Telling Our Stories in Worship

Carol WehrheimTelling Our Stories

“I was driving on a very, very, snowy, icy, visibility-zero highway.” With these words, the congregation quieted waited for the next line. A congregational member was telling the story, the testimony, of another member, anonymous to the teller and the congregation. For two years, the congregation of Nassau Presbyterian Church heard these stories in the worship service. The stories were rich with meaning and filled with faith. They brought tears and laughter. Listening, we marveled at the stories of faith sitting around us on Sunday mornings and in other settings. This is how it happened.

The Worship and Arts Committee had for several years brought an Artist in Residence to the church for a year’s worth of interaction with the congregation. The range of talents was broad. But for 2014–2015 the Artist in Residence was Adam Immerwahr, who was then associated with McCarter Theater in Princeton. Adam had worked with senior adult groups, helping them tell their stories so they could be told by others in the group. The premise was that he could help us tell stories of faith to one another. In a large congregation, these testimonies could help us know more about the membership.

Adam began his year in residence that summer by leading an adult education class where he explained about his program. He invited people to sign up to be interviewers, interviewees, and storytellers. Then he trained the interviewers in their task and provided them with a list of interview questions. Adam prepared the questions to focus on transformation. For example, an opening question might be “When was a time you struggled to live your faith outside the church’s walls?” or “Can you tell me about a time when you have doubted or questioned?” Each interview was recorded and interviewers were also encouraged to take notes so they could ask additional or follow-up questions. Adam stressed the importance of follow-up questions so the interview would be free of references to undefined people or organizations and assumed shared knowledge.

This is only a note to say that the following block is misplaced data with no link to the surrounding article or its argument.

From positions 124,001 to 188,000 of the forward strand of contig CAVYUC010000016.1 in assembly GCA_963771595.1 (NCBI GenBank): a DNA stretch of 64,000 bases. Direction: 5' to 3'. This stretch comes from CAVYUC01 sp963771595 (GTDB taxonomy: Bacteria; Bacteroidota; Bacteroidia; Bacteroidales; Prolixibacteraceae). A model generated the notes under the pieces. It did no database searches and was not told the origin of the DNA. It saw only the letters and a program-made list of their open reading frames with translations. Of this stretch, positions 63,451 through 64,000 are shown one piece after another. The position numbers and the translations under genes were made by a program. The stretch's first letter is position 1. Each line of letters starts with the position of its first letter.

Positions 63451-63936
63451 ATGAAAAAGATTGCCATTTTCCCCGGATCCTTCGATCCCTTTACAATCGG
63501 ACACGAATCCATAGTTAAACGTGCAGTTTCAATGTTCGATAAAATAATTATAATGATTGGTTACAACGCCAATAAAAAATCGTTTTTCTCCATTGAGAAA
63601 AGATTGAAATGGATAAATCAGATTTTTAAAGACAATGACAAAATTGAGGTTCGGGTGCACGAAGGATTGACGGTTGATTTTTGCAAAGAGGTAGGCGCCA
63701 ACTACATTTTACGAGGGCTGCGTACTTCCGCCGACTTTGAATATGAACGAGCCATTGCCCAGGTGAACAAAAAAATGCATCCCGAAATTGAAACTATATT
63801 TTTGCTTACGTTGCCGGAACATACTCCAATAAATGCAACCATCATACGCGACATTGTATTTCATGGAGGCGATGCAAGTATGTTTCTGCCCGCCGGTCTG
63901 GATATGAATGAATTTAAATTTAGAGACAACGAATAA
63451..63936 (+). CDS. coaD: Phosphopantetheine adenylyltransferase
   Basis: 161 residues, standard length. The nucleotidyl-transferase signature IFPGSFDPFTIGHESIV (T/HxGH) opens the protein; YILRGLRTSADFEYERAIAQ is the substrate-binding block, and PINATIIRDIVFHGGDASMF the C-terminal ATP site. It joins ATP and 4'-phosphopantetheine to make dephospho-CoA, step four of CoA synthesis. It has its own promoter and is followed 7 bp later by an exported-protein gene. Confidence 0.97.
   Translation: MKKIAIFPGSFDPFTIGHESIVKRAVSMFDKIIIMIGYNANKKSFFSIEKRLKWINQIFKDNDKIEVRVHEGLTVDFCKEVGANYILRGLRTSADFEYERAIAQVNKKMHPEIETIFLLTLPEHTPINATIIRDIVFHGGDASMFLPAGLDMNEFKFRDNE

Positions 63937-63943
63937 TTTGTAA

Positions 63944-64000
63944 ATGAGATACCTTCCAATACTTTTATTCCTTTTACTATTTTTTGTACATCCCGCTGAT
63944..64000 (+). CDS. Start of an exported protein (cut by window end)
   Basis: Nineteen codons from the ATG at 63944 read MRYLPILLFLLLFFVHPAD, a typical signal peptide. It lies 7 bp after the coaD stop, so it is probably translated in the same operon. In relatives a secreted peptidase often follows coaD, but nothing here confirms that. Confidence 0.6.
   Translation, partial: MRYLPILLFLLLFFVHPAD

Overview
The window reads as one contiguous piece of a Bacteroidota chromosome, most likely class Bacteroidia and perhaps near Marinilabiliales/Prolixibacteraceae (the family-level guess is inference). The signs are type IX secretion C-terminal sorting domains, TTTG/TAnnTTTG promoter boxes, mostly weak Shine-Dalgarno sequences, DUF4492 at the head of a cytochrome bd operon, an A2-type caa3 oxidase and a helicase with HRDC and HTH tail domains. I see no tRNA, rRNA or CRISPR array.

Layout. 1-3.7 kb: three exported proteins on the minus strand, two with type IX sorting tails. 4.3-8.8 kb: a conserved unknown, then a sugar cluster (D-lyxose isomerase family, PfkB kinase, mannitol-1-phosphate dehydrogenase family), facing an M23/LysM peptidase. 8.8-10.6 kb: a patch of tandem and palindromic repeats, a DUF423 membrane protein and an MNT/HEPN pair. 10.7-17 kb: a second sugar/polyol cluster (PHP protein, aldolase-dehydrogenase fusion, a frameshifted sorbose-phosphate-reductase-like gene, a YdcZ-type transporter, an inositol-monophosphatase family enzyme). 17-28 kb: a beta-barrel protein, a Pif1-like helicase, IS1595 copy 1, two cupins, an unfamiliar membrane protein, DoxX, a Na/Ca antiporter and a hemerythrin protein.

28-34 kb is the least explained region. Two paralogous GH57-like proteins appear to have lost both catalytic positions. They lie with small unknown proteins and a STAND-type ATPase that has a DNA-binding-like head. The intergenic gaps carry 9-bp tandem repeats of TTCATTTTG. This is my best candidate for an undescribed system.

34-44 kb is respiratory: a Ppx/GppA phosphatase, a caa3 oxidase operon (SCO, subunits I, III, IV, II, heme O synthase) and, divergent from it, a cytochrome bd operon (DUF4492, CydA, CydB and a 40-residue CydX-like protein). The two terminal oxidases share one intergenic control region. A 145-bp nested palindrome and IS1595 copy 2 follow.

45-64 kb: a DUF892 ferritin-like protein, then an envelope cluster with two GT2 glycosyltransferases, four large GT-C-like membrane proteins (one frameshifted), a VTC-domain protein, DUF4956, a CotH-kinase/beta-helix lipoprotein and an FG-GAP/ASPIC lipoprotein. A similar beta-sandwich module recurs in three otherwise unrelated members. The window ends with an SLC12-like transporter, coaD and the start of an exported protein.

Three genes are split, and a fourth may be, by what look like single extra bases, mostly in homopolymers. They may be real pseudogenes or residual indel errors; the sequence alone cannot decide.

Interviewees were identified via the sign-up sheet at the class, but interviewers were urged to search out people whose story they wanted to hear, and not just people who were well-known in the congregation. Interviewers looked for those quiet faithful folk sitting in the pews, people of all ages.  They were instructed to listen for stories when people made decisions and acted on them, stories of healing and reconciliation, stories of discovery and growth, and to listen for humor. The length of the story was not important, but there was a two-minute limit for the final product, the story that would be told in worship.

The recordings were transcribed and Adam used the transcription to prepare the script for the storyteller. Only words from the recording transcript were used, aside from an additional “the” or “and.” This preserved the integrity of the story. It did not become Adam’s story or the storyteller’s story. It was still the story of the anonymous interviewee.

A storyteller was identified, but not matched to the statistics of the interviewee. The storyteller memorized the story and rehearsed with Adam or an assistant director who was a church member. The interviewee was notified that her or his story would be told at a specific service of worship. This allowed the person to be present or not. I suspect most wanted to hear their story and were in worship that day.

The first year of Adam’s residency was powerful and there were more stories to be told. He was invited to stay for a second year. The same process continued. At the end of the second year, an evening of testimonies was held. Many of those told in worship were repeated, and just as powerfully.

Oh yes, the last line of the testimony that began this article is: “I’ve got you. You’re okay. I’m right here with you.” I’ll leave you to imagine what happened in between.

For more information about this program, email Marshall McKnight at marshallmcknight48@gmail.com .  To view the video produced by Dave Tevani about the program, click below.

Carol Wehrheim is a member of Nassau Presbyterian Church, Princeton, NJ, and was honored to have two of her stories told in worship.